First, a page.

Our skin, regardless of all external factors it conveys, is very sensitive and needs to be handled with care. Improper cleaning or overuse of the active ingredients can damage the skin and thus impair its barrier function. Damaged skin barrier can cause a whole bunch of problems.
Cheat sheet about skin structure
The skin is the largest organ in the body and covers the entire outer surface of the body. The skin is made up of three layers, namely the epidermis, dermis and subcutis, which differ greatly in their anatomy and function. The skin structure consists of a complex web that provides the body with a primary line of defense against pathogens, UV light and chemicals and mechanical damage. It also regulates the temperature and the amount of water released into the environment.
What is a skin barrier and how does it work?
The stratum corneum structure is like a brick wall in which corneocytes or ‘bricks’ are surrounded by intercellular lipids that act as a ‘mortar’ to maintain the barrier function of the skin. As long as the bricks and mortar are held together, the integrity of the skin is normal. The passage of water into and out of the skin is controlled in such a way that it retains about 13% humidity in the top layer of the skin, pathogens from the environment cannot pass into the skin, the skin has its own protective mechanisms against UV light.
Antimicrobial protection is associated with slightly acidic pH and antimicrobial peptides. Skin hydration is also crucial for maintaining the homeostasis of the skin barrier.
What is a damaged skin barrier?
Barrier damage is a phenomenon where our bricks and mortar no longer hold together so tightly. As the the bricks and the mortar move apart, the places between them remain empty. This phenomenon is usually due to external factors such as improper skin care, skin cleansing with inadequate cleansers, exposure to various irritants, overuse of cosmetically active ingredients or low humidity.
External factors are those that can alter the barrier function of the skin and thus increase transepidermal water loss, cause protein and lipid changes in the stratum corneum, which may gradually lead to the formation of sensitive skin.
If the barrier integrity of the skin cannot be restored by its own repair mechanisms, the whole situation on skin becomes very tense. So you are constantly losing moisture from the skin, the lipid composition changes completely or becomes smaller over time, and the skin loses its elasticity due to lack of moisture. So, first, the barrier is damaged, causing the skin to become irritated, but if we do not act for a long time, the skin generally becomes more sensitive.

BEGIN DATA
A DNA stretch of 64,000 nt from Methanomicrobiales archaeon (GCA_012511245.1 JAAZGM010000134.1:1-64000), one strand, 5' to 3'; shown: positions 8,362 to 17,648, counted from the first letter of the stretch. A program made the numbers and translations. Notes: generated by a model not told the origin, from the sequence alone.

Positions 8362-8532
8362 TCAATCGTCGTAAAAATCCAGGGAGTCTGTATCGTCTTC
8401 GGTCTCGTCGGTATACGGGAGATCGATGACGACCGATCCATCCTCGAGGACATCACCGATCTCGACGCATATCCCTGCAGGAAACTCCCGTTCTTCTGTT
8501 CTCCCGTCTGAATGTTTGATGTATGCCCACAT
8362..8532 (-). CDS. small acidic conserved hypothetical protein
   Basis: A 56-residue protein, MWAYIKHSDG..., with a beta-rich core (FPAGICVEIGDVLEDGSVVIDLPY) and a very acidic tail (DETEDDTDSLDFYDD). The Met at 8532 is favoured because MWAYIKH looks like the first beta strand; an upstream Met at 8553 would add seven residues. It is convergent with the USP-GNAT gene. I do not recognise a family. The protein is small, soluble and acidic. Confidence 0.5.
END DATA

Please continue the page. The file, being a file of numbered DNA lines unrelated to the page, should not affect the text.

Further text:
Why does pH affect the integrity of the skin barrier?
The most common cause of a damaged barrier is the use of cosmetics with inadequate pH. Skin pH is an essential regulator of the skin barrier. Skin pH varies between 4.5 and 6 for people with normal barrier function. Frequent and prolonged pH increases will cause the mortar and bricks to no longer stick together, causing the skin problems listed above.
How do I determine if my skin barrier is damaged?
- The skin is dry – the skin is dry when it lacks lipids, which is seen primarily as flaking and redness, and is the result of a changed composition or lack of lipids.
- Skin is dehydrated – skin is dehydrated when moisture content drops below 13%. Due to lack of moisture, the skin tightens, looks more lean, itchy. Dehydrated skin is the result of increased transepidermal water loss.
- Skin is peeling – I mentioned it as a consequence of dry skin, but the appearance of skin peeling is associated with a change in pH. In our skin, there are enzymes involved in skin regeneration that work at a specific pH. A change in pH can lead to abnormal peeling of the skin and the formation of scaly skin.
- Pimples or acne breakouts can occur – the acidic pH of our skin limits colonization of pathogenic bacteria and promotes the existence of normal microflora. In the event of pH lifting, colonization of bacteria that “sleep” at normal skin pH and can create a mess in the form of acne formation.
Can a damaged barrier be cured?
Of course, we just have to choose the right products and give ourselves time. The skin barrier will not recover immediately. Barrier recovery time depends on the extent of the injury and on the persistence of the correct products.
Because the skin is exposed to a number of external factors that can lead to impaired barrier function, the stratum corneum is constantly active in maintaining normal physiological state using various self-repair mechanisms. Based on the mechanisms used by the skin to restore the barrier, we also see when the skin’s own mechanism fails and the barrier needs to be cured with topical agents.